A Backpacker’s Guide to Myanmar

Temples, tea shops, and treks galore.

Myanmar: the land of friendly locals, awe-inspiring pagodas, and untouched culture. Before I dive into what to see, where to go, and how to get there, I wanted to give a bit of a background on Myanmar to give you some important context. Although Myanmar is becoming a more and more popular place to visit since it has opened for mass tourism in 2012 after being ruled by an oppressive military socialist system until 2011, I urge you to do some research on its history to be aware of what is happening today, as it is still one of the most corrupt and censored countries in the world. Before visiting Myanmar, I highly recommend reading the book “Finding George Orwell in Burma” by Emma Larkin. I wish I could have read this informative and fascinating book before I went, but I am glad I have this additional context now and hope to pass it along to others who hope to visit!

Historically, Myanmar has struggled politically, socially, and economically for hundreds of years and has experienced countless strikes and uprisings throughout the years. This is due to multiple changes in political power (particularly during the 20th century), corruption, and oppression, particularly of ethnic minority groups. Many authors and leaders in politics have been sentenced to prison or house arrest, interrogated, and accused of false crimes, which has led to a hush-hush atmosphere and a sense of paranoia throughout the country. In 1990, the opposition, National League for Democracy (NLD), led by Aung San Suu Kyi, won the elections by a landslide, but the military ignored these results. Aung San Suu Kyi, one of the many political prisoners and a pro-democracy leader, is a significant political figure who was put under house arrest for 15 years over the course of 21 years ultimately being released in 2010, and you can even visit her house in Yangon today. Before 2011, you would never see anyone, even tour guides, openly talking or writing about politics or the government in Myanmar, but luckily, thanks to Freedom of the Press, you can read about it here and other sources online J. A gradual shift to liberalization has been underway since 2010, but significant progress is anticipated now that the government changed hands in April 2016. According to BBC, in 2012, the government lifted pre-publication censorship of the press and allowed privately-owned daily newspapers to publish. In recent years, Myanmar has also unblocked international news websites, as well as sites like YouTube.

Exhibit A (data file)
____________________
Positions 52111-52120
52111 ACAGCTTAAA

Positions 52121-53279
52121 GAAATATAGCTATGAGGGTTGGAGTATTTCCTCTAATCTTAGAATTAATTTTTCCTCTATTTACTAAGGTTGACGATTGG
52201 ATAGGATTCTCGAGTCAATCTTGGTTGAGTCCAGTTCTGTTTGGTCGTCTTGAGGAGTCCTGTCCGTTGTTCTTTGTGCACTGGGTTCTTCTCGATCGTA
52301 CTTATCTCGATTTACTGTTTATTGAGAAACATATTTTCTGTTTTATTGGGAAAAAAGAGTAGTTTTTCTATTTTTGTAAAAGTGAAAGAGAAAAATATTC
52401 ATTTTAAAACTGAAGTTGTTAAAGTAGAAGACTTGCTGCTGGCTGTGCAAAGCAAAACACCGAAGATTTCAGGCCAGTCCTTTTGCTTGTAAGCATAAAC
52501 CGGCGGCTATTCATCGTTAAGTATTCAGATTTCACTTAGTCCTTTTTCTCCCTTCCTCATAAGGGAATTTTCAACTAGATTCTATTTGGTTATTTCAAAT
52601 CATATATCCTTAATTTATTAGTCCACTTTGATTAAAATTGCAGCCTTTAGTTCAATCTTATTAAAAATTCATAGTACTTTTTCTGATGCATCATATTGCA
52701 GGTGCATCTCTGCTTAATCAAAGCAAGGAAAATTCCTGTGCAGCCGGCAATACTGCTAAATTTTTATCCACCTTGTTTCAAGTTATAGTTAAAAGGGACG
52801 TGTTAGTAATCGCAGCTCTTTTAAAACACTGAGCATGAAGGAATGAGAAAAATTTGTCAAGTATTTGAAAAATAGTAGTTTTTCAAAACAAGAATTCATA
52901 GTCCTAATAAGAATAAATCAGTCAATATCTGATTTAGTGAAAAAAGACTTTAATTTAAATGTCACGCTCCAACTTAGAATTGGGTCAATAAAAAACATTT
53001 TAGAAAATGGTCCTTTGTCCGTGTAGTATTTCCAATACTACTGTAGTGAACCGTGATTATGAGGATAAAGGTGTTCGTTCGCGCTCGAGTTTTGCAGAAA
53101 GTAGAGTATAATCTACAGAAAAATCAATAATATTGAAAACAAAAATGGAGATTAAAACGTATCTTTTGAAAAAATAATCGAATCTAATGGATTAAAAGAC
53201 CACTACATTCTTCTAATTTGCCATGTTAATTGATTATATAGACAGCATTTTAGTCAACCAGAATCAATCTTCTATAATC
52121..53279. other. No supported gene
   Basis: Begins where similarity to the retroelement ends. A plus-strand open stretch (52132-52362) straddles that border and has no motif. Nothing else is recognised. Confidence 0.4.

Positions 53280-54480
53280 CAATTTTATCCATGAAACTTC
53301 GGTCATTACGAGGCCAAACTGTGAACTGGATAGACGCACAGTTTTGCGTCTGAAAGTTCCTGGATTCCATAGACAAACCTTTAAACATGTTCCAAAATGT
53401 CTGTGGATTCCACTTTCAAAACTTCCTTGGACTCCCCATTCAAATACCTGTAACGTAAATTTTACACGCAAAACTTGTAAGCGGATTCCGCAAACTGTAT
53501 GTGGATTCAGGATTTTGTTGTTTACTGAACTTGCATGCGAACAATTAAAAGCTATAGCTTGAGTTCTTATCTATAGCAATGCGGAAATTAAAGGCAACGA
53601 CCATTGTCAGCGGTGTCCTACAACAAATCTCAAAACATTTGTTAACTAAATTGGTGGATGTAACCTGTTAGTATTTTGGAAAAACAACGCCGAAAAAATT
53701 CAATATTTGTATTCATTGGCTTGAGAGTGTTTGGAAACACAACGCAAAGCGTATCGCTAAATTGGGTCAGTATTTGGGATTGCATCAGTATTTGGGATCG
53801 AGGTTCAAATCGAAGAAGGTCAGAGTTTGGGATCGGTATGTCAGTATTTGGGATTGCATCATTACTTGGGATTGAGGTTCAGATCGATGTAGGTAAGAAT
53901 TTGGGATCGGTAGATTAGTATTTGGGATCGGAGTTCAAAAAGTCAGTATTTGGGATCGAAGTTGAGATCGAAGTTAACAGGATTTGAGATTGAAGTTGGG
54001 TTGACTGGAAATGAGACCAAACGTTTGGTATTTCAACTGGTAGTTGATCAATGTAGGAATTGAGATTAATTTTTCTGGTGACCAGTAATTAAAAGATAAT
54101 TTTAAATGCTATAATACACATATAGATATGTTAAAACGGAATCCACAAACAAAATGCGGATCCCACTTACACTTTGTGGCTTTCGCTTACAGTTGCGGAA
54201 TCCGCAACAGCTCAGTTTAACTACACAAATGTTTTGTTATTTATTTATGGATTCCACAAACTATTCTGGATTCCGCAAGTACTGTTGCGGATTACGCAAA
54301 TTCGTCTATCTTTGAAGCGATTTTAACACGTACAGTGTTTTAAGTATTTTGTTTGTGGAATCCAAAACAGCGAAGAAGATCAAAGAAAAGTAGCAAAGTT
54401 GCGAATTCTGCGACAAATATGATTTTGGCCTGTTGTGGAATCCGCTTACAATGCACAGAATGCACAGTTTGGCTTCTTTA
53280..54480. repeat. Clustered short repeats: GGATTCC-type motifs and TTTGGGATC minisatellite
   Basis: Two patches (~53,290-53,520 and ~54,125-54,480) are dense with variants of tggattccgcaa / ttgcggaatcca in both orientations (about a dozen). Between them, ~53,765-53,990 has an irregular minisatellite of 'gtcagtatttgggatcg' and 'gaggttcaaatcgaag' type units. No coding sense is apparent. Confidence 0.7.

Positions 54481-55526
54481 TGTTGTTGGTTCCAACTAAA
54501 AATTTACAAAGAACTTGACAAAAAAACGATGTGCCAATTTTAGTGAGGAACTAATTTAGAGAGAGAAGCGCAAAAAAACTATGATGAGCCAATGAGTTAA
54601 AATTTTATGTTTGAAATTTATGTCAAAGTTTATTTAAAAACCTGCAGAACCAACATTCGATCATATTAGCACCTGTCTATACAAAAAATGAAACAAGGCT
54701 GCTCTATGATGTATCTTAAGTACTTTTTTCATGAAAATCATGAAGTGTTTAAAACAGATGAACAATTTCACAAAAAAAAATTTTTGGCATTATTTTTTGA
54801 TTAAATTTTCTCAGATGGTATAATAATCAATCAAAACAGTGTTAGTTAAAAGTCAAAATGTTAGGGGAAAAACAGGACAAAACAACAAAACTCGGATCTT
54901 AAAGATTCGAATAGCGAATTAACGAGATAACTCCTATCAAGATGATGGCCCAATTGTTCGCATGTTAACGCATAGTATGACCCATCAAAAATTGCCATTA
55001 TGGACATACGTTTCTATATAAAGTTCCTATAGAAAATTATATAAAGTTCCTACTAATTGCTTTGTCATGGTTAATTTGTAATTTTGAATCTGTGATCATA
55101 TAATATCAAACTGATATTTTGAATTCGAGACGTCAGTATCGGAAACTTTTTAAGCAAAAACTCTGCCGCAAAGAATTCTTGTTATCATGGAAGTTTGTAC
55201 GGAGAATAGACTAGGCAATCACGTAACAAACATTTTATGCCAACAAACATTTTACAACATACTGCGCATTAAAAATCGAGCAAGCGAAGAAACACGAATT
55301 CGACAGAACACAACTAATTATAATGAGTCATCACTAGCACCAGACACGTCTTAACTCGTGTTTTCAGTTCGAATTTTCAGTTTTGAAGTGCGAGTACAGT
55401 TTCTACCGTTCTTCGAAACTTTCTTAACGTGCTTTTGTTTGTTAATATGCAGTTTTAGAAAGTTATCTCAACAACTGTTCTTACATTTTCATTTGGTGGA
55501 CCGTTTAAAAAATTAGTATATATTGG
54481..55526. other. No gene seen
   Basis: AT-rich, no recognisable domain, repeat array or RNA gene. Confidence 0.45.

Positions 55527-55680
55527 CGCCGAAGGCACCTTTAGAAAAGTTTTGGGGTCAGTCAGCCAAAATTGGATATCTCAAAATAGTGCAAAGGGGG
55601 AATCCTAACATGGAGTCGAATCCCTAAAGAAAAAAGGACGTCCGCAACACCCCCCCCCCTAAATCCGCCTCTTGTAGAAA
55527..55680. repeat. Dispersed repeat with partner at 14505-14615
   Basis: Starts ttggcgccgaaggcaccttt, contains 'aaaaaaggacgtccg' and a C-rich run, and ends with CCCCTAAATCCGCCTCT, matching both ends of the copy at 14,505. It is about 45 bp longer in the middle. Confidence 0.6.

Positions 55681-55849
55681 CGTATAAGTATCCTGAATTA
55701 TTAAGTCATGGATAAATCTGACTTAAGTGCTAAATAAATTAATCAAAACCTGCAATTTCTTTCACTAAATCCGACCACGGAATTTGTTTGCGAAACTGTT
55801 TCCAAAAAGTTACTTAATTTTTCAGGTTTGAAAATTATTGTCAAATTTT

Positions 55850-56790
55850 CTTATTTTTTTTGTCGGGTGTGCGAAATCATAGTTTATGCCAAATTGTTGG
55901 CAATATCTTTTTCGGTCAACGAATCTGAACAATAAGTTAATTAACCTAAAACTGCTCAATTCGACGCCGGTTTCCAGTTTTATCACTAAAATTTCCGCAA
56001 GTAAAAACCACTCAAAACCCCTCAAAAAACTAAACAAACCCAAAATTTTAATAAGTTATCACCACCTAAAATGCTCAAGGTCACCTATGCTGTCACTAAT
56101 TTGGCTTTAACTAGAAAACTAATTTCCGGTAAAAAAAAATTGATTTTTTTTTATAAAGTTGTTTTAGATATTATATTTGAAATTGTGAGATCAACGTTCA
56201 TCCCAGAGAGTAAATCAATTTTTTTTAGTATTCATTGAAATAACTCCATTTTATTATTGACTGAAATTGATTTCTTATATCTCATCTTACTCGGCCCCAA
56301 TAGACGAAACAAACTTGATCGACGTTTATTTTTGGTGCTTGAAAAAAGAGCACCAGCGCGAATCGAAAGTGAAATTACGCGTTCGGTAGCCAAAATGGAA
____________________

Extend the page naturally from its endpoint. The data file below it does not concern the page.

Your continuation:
A Few Important Facts:

  • In 1886, Britain made Burma a province of India, but ruled the country from 1885 to 1948, which is why you will see a heavy British colonial influence in many parts of Myanmar today.
  • In 1997 President Clinton issued an Executive Order for U.S. Sanctions on Burma because “the Government of Burma (then ruled by a military junta) had committed large-scale repression of the democratic opposition in Burma…” These sanctions prohibited new investment in Burma by any U.S. persons.
  • In 2005, the capital city was suddenly moved from Yangon to the central city of Naypyidaw, which I’ve heard is eerily empty even though highways were built in anticipation of more people.
  • In 2016 President Obama issued an Executive Order lifting the 1997 sanctions due to the tremendous progress towards democracy.

Myanmar vs. Burma?

The official name changed from Burma to Myanmar in 1989, a year after thousands were killed in the suppression of the student-led uprisings in August of 1988. The name remains an issue in the country as some do not recognize the legitimacy of the ruling military government, nor their right to rename the country. This is also when the city of Rangoon was officially renamed Yangon. I hope that clears up any confusion :).